One glaring thing that was missing from the report on Narus is the Israeli connection. I once visited Narus in Santa Clara, CA, and detected a noticeable high percentage of Israeli personnel. Later I found out Narus is indeed linked to Israel (e.g. was funded by Gemini Israel Funds, http://www.gemini.co.il/Default.aspx?p=News&CategoryID=165&ArticleID=264). Given Israel's renowned competency in the area of espionage and their close proximity to US security agencies, are there reasons for concern for foreign espionage in our soil. There are precedents (Jonathan Pollard).

Maybe it is a coincidence, but I am often surprised how often the media (including the media I trust most) stops short of pursuing any leads pointing to Israel. Another example was not explaining to the public what is a "sniper school" in the Jack Abramoff case.

Keep up the good work

Saratoga, California


"Those who would give up Essential Liberty to purchase a little Temporary Safety, deserve neither Liberty nor Safety." - Benjamin Franklin

Howard Killebrew
Auburn, Alabama


David Oliver, of Moore, OK writes;

"After watching the ACLU version of "Spying On The Homefront", I can only say Thank God our President has the courage to safeguard us against further acts of terrorism. I believe that some of our privacy rights must be sacrificed due to terrorism. I am also quite sure that our founding fathers did not envision the current state of our world while writing the constitution."

Nor did the founding fathers think kids would carry guns into schools either, but that doesn't encourage the conservatives into a rational discussion on gun control. With your logic, are you willing to cede some of these gun rights, for the greater good??

David Skalish
Glenolden, Pa.


Thank you so much for sharing so much of our nation's security technology - and our enemies must be so grateful as well. While I also am concerned about privacy, I have no objection to what the government did in Las Vegas about a possible terriorist threat for New Year's Eve - and I'm perplexed about Stephen Sprouse and his wife being so upset. Had something horrible happened, I'm sure their families would have been the first to say the government should have used any necessary means to prevent such a catastrophe.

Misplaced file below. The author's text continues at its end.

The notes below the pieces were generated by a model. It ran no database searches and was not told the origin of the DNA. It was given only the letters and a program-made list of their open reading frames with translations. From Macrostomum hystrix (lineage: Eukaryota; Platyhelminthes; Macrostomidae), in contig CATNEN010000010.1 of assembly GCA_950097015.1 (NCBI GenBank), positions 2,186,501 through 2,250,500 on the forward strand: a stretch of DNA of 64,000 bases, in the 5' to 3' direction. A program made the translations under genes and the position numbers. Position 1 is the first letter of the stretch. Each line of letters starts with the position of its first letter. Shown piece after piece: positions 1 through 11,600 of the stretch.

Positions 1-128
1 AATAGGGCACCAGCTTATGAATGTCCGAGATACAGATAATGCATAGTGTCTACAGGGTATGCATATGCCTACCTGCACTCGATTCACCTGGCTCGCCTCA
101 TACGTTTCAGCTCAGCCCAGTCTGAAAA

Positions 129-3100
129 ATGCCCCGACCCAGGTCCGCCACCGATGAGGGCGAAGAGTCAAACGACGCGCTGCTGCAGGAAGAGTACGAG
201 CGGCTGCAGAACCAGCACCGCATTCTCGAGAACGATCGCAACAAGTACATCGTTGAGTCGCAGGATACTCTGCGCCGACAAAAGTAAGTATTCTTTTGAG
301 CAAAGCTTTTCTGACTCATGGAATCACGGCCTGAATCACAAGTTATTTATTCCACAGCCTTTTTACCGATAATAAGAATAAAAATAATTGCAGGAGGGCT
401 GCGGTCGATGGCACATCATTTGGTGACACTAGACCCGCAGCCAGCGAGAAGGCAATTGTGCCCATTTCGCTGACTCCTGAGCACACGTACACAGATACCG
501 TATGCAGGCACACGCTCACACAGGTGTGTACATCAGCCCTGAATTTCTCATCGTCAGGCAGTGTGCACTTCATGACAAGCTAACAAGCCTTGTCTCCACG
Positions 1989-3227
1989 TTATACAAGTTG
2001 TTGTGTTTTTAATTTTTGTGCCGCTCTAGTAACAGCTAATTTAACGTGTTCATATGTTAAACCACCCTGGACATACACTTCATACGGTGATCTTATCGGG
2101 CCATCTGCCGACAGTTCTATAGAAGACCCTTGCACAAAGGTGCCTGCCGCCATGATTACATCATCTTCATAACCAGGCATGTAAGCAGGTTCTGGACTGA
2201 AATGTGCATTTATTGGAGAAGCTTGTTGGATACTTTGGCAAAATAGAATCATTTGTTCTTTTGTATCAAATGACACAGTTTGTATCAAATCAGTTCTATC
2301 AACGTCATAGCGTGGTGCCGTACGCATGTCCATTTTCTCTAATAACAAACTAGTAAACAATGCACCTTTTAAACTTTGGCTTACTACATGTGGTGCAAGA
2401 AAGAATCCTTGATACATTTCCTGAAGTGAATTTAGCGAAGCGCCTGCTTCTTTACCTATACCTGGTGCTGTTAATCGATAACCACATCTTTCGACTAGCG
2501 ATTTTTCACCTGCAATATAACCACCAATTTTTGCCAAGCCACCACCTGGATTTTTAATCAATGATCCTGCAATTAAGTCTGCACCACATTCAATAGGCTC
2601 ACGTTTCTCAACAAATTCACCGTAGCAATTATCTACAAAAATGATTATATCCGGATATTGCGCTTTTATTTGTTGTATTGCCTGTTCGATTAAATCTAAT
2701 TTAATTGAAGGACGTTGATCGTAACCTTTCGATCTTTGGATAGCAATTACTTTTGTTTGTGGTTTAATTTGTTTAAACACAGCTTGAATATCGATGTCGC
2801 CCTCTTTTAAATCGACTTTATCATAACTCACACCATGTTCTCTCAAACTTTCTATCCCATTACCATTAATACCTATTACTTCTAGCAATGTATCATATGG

It's been almost 6 years since 9/11 and we've not had another attack on the Unites States - a coincidence? I don't think so. You smug, anti-government attitude in this report was so apparent, and I think you have become much too complacent about the dangerous situation here in the U.S. because of terriorists. OUr country did not choose this road - it was forced upon us by 9/11 and the world situation today. We have this advanced technology - don't assume our enemies are not desperately to gain it as well. The President's job is to protect the United States - if that means someone wants to read my emails, listen to my phone conversations, watch me gamble at a casino (which I do not do), go right ahead if it will help protect all the citizens of this great country. I think most Americans share this attitude - if you interviewed them instead of the many elitist anti-government people you did, I'm sure you program would have had a different tone.

D Brown
Philadelhia, PA